The news media have been all agog at the presidential daughters being busted for underage drinking. Amid all the tongue clucking about "poor judgment" and "setting a bad example for the nation's youth," almost no one has bothered to ask whether the law that Jenna and Barbara Bush violated makes any sense. The reality is that setting the minimum age for drinking alcoholic beverages at 21 is one of the most ill-conceived pieces of legislation Congress ever foisted on mostly reluctant states. That is not a charge that should be made lightly, since there have been a lot of foolish congressional mandates over the years.

The drive to set a national minimum drinking age at 21 came during the first Reagan administration, pushed by such groups as Mothers Against Drunk Driving (MADD). Proponents touted it as a crucial measure to stem the epidemic of drunk driving in the United States. Critics pointed out that most people arrested for driving while intoxicated were over the age of 21 and argued further that the rights of the overwhelming majority of responsible 18-to 21-year-olds should not be trampled to strike at the minority of irresponsible drinkers.

Their arguments were drowned out by the hysteria of the day. The outcome of a political contest between MADD members and other prohibitionist forces (most of whom voted) and young adults (most of whom didn't bother to vote) was predictable. And it was a bipartisan rush to impose Prohibition on the younger set. Liberal Democrats such as Rep. Michael Barnes (D-Md) were invaluable allies of the conservative Reagan administration.

Ever since the repeal of the 18th Amendment in 1933, the federal government is without constitutional authority to directly ban the sale of alcohol to any American. Control over alcohol policy is explicitly left to the states. But that constitutional impediment didn't slow those who wanted to require all 18- to 21-year-olds to be teetotalers. The device used to impose a national minimum drinking age was the threat to withhold federal highway funds from any state that didn't comply with Congress's wishes. One might have thought that conservative Republicans, who are constantly affirming their reverence for states rights and the 10th Amendment, would have been a little chary about dictating to the states in that fashion. Most, however, were not deterred by a little inconsistency.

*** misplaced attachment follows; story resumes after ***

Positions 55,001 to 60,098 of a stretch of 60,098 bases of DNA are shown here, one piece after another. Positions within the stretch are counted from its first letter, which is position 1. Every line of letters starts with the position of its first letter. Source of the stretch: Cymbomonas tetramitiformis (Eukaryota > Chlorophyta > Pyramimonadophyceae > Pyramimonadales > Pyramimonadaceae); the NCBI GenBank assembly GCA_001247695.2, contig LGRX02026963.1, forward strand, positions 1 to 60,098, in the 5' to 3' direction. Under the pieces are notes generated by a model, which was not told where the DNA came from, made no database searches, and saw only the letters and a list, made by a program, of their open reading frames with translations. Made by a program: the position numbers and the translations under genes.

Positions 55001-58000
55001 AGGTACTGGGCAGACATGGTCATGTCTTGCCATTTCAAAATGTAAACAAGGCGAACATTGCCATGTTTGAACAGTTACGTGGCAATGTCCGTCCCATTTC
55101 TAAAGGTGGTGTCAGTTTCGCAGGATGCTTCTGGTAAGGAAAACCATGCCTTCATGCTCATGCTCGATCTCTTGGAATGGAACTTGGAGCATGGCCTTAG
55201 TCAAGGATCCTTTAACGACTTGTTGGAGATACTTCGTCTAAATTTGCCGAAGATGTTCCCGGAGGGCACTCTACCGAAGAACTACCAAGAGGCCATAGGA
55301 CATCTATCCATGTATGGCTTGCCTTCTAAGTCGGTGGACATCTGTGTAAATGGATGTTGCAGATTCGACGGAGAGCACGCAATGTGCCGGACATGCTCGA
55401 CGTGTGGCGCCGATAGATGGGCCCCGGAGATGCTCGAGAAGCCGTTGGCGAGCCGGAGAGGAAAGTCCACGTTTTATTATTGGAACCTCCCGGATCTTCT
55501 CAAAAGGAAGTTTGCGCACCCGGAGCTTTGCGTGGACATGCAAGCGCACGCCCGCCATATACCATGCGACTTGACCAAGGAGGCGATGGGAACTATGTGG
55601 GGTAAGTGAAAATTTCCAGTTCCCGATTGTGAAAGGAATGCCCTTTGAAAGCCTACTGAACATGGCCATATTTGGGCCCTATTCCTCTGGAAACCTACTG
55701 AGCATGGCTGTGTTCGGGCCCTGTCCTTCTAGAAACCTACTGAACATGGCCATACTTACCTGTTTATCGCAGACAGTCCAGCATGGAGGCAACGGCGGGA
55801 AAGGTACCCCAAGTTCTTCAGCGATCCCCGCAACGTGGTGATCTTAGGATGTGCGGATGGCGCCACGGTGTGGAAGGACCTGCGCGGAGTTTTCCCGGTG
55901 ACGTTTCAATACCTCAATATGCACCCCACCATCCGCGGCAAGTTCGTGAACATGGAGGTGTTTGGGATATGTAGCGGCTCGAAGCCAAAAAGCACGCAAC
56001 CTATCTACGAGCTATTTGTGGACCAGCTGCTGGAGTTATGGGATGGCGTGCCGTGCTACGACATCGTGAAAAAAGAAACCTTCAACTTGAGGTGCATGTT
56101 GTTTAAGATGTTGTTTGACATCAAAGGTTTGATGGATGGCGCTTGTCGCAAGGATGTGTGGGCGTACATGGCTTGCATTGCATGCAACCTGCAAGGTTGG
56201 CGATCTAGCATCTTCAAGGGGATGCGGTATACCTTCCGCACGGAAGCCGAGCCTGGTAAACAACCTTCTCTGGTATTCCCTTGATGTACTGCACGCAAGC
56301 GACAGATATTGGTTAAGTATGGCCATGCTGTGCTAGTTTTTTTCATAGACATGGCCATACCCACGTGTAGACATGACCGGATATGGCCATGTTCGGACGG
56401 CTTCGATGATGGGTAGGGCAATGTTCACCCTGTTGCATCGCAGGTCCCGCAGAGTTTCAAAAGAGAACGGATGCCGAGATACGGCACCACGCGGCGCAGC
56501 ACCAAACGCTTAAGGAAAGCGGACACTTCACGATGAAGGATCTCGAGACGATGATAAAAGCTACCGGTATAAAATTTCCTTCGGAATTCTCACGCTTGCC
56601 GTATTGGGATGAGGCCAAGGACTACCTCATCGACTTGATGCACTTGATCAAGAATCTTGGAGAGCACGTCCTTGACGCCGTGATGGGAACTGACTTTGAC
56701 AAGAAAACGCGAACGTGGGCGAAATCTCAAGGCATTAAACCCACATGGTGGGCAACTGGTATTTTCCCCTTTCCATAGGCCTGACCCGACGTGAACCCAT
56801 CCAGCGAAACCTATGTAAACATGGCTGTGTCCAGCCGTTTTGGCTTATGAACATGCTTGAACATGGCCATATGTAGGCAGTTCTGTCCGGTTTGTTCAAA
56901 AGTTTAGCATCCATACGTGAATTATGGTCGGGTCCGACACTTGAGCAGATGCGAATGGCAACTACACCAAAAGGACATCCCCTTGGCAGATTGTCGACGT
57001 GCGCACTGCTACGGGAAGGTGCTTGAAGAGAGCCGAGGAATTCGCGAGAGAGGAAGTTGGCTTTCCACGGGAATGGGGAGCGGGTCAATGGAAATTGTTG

At first, some states did balk at the congressional diktat, and there were even some court challenges. Ultimately, though, the lure of highway dollars from Washington was too strong. By the end of the decade, all 50 states had complied.

Not only is the law widely flouted by young adults, it places the United States wildly out of step with other industrialized countries. Indeed, according to a study by the International Center for Alcohol Policies, of 53 countries where information was available, only four-- Malaysia, South Korea, Ukraine and the United States--set the minimum drinking age at 21. Only two others--Japan and Iceland--put the age at 20. In contrast, 26 countries have a minimum drinking age of 18, and 5 set the standard at age 16. Several countries, including Portugal, have no legal minimum age requirement at all. Most of America's democratic friends have decidedly more liberal standards. Italy, Spain, and France set the minimum age at 16. Israel, Sweden, Great Britain and Australia allow anyone over 18 to drink. (Britain even allows 16-year-olds to consume beer or cider when purchased for consumption with meals.) Germany allows 16-year-olds to drink wine or beer but sets the age at 18 for hard liquor.

All of these societies seem to do quite well with the lower drinking ages. They certainly are not afflicted by massive epidemics of alcoholism or drunk driving as prohibitionists in the United States might expect. Indeed, countries with liberal standards compare quite favorably with America on both counts.

One ought to hesitate to advocate or even defend the breaking of a law. And there seems to be little question that the Bush daughters violated the law against underage drinking. But some laws are so irrational or so outrageously intrusive that they virtually invite violation. The law mandating a minimum age of 21 to consume alcohol is guilty on both counts.

Telling adults of any age that they may not drink is inherently intrusive. It is also illogical. Adults between the ages of 18 and 21 may legally do all manner of things. They may sign binding contracts, obtain credit cards, marry, own property, and vote, to name just a few of the more important rights.

The divergence of the law on drinking from those governing these other matters sets up situations that are manifestly absurd. For example, a young married couple may drive to their leased apartment in the new car they recently purchased with a loan. They may stop at the store to purchase flowers with their Mastercard or Visa for the celebration of their wedding anniversary. On their way home they may stop to cast their votes in an election. They may do all of these things legally. But if they attempt to purchase a glass of wine in their favorite restaurant to celebrate their anniversary, they become criminals.

It is hardly surprising that young American adults violate such an obnoxious, intrusive law in droves. Jenna and Barbara Bush were merely doing what millions of their peers do every day. Rather than condemning them, Americans of all ages should demand that the law be changed.